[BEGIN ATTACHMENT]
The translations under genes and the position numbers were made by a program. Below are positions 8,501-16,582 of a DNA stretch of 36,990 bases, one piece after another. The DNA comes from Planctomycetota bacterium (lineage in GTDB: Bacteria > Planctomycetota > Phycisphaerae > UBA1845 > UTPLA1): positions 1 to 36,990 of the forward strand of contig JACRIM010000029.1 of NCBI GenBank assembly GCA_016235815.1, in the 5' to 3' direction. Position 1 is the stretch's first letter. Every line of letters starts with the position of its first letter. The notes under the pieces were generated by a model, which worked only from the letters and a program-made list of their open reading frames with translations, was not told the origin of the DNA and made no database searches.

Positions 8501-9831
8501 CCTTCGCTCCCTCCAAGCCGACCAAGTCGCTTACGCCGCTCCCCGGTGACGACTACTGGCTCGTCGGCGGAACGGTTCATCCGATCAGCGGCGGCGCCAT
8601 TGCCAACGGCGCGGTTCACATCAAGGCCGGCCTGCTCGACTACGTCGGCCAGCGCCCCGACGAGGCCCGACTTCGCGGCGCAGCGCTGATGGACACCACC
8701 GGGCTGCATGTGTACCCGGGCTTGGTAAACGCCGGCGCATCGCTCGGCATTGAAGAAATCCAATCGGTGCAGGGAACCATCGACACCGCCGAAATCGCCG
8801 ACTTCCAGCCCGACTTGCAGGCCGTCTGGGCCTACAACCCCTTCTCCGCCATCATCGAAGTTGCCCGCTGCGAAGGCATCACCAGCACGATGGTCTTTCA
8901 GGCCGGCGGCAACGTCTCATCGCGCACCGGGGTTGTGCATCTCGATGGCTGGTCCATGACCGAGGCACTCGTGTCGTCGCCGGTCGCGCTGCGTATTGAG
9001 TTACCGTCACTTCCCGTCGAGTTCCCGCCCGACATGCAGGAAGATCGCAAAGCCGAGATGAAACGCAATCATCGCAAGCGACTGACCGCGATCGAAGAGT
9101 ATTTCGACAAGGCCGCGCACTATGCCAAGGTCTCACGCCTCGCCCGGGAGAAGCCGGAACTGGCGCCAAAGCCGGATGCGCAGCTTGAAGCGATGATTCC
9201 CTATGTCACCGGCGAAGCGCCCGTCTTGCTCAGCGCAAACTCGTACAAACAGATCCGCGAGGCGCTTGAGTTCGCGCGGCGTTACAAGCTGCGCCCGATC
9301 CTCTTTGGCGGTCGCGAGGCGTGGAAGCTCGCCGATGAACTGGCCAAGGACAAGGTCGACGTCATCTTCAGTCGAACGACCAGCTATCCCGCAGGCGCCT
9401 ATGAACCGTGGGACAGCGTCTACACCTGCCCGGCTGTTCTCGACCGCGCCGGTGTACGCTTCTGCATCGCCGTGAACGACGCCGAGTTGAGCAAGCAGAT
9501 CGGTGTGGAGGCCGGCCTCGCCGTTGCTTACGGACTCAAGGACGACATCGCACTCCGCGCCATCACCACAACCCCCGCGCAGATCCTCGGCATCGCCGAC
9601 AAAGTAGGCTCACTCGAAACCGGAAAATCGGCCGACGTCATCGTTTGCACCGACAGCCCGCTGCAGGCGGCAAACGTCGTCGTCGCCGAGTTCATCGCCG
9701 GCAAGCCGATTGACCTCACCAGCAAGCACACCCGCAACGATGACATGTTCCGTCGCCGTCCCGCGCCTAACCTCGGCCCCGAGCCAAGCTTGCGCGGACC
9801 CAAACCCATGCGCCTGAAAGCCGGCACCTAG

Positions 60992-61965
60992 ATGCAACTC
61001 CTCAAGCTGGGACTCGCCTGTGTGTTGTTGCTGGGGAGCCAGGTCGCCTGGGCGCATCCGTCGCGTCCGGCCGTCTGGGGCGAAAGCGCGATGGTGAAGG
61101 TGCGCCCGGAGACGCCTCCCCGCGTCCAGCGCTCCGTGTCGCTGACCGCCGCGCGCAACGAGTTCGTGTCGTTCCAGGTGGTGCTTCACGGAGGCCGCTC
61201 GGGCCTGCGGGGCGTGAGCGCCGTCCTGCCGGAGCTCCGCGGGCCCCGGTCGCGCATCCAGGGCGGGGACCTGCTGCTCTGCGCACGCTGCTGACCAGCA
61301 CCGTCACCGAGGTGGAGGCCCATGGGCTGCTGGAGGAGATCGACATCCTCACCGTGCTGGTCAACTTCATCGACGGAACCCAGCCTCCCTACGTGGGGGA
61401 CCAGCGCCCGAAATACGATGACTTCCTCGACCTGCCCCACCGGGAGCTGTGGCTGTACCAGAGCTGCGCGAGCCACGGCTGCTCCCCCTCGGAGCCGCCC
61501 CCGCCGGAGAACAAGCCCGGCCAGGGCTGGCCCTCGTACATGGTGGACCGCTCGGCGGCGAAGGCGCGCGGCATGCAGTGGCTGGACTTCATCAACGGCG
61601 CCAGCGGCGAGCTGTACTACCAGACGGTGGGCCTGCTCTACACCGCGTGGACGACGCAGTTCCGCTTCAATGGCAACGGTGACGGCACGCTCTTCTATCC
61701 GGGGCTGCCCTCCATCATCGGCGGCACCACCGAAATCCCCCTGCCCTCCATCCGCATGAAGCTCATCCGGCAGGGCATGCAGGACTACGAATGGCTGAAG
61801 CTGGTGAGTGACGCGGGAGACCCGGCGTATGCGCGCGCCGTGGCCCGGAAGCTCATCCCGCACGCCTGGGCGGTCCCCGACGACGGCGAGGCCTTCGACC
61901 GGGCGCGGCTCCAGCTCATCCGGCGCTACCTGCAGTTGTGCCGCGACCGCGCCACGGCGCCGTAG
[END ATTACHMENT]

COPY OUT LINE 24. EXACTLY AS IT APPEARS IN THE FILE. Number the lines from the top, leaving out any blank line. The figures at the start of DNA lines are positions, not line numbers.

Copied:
61501 CCGCCGGAGAACAAGCCCGGCCAGGGCTGGCCCTCGTACATGGTGGACCGCTCGGCGGCGAAGGCGCGCGGCATGCAGTGGCTGGACTTCATCAACGGCG